Conference Season – Don’t Check Out Even If You Couldn’t Check In

Mar 12, 2014 admin


Apparently this is an all-guy conference

 It’s that time of year. Whether you’re living in the polar vortex (me) or enjoying the sun and sand of Southern California (people I don’t like right now), if you’re in tech PR, you know it is all industry shows, all the time.

You haven’t been able to log into Twitter over the past three months without seeing a hashtagapalooza* (*I made that up) from CES to HIMSS to RSA to SXSW and back again. And for many of us, our clients are there and we’ve set up the meetings, developed the social plans, and put out the press releases to try and make the most of the show. But what about clients who aren’t there? We know that these shows attract some of the top reporters we’re trying to reach, but does that mean they are all out of office and unreachable? Not necessarily. But maybe. It pays to pay attention when it comes to conference time and even if your client isn’t there, all is not lost.

Here are a few tips to try and make the best of not being at some of the industry’s biggest shows, or at the very least, not waste your time, your clients’ time, and most importantly, a key reporter’s time when his or her only brief respite may be a snowy delay or layover in Chicago.


  • Know who is attending. I know it may seem simple, but people still mess it up. Pay close attention to show media lists and be sure to look on Twitter to see if folks are tweeting about going (or complaining about PR people pitching them for meetings even though they aren’t attending.) Now is not the time to send these reporters trend or evergreen stories when their inboxes are swamped with embargoed news announcements, party invitations and meeting requests.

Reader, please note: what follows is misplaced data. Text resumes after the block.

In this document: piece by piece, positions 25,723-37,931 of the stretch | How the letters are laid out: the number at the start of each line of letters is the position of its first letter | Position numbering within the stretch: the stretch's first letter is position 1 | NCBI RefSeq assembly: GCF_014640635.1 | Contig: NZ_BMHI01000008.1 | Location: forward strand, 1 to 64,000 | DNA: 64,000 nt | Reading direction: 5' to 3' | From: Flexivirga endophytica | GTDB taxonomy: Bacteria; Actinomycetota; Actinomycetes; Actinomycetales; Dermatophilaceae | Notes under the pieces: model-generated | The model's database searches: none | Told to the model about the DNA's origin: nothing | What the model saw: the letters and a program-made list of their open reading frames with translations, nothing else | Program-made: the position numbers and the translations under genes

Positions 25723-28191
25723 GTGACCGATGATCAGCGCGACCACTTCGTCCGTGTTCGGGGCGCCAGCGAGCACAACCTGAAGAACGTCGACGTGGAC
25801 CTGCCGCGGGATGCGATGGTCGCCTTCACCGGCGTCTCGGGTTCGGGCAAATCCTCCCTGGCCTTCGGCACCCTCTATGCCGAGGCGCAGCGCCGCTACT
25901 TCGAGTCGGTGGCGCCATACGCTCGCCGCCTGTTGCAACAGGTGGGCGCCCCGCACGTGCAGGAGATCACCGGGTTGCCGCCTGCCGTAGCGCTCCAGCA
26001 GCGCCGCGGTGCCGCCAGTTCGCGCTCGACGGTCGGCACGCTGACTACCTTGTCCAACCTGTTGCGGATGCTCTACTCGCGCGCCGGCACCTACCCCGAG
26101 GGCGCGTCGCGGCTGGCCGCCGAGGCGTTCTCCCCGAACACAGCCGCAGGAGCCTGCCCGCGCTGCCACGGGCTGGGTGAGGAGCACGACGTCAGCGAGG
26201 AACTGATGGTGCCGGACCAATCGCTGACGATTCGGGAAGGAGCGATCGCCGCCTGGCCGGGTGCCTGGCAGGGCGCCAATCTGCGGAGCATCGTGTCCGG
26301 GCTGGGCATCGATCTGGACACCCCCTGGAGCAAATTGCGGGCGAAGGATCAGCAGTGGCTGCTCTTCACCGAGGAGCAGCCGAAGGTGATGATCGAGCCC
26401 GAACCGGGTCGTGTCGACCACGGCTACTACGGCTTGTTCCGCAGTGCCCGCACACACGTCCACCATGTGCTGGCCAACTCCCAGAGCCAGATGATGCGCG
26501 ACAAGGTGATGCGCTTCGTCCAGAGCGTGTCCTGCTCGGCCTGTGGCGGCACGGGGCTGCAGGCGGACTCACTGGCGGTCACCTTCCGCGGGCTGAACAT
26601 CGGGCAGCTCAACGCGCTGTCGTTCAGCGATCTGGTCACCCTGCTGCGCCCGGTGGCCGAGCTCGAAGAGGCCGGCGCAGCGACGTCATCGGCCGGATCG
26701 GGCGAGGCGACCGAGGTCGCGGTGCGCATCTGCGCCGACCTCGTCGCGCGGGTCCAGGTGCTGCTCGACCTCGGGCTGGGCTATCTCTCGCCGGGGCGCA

• Even if you're not there, you should still know what is going on. Be sure to stay on top of news coming out of a conference and try to be a resource for reporters who are covering it from the show and may need quick commentary as it is breaking. See if you can bring value to a story by sending along a compelling quote about something major said in a keynote to a reporter who is on deadline. If your client has a perspective, share it, even if you’re not in the audience to hear it said live.
  • So you know who is there, which means you should have a good handle on reporters who are not there. Use news coming out of the shows to reach out to reporters in the space on the potential impact of big news or announcements. This is less about the breaking news, and more about the second-day story on what this can mean for an industry as a whole. Use these big stories as news hooks to encourage a topic to be covered right now or at the very least, be filed away for future reference.

So all is not lost if you’re not hitting up the season’s biggest shows. You may have to log out of Twitter every once in a while so you’re not constantly bombarded with live tweets and Instagrams of things you’re missing, but that doesn’t mean you can’t add some value from your desk. And if it makes you feel better, wear nametags around the office and have your colleagues pretend to scan your “badges” with a stapler or something. You know, whatever it takes.

Topics: Media Relations, Press Releases, Public Relations, Twitter, Client Relations, PR, Social Media

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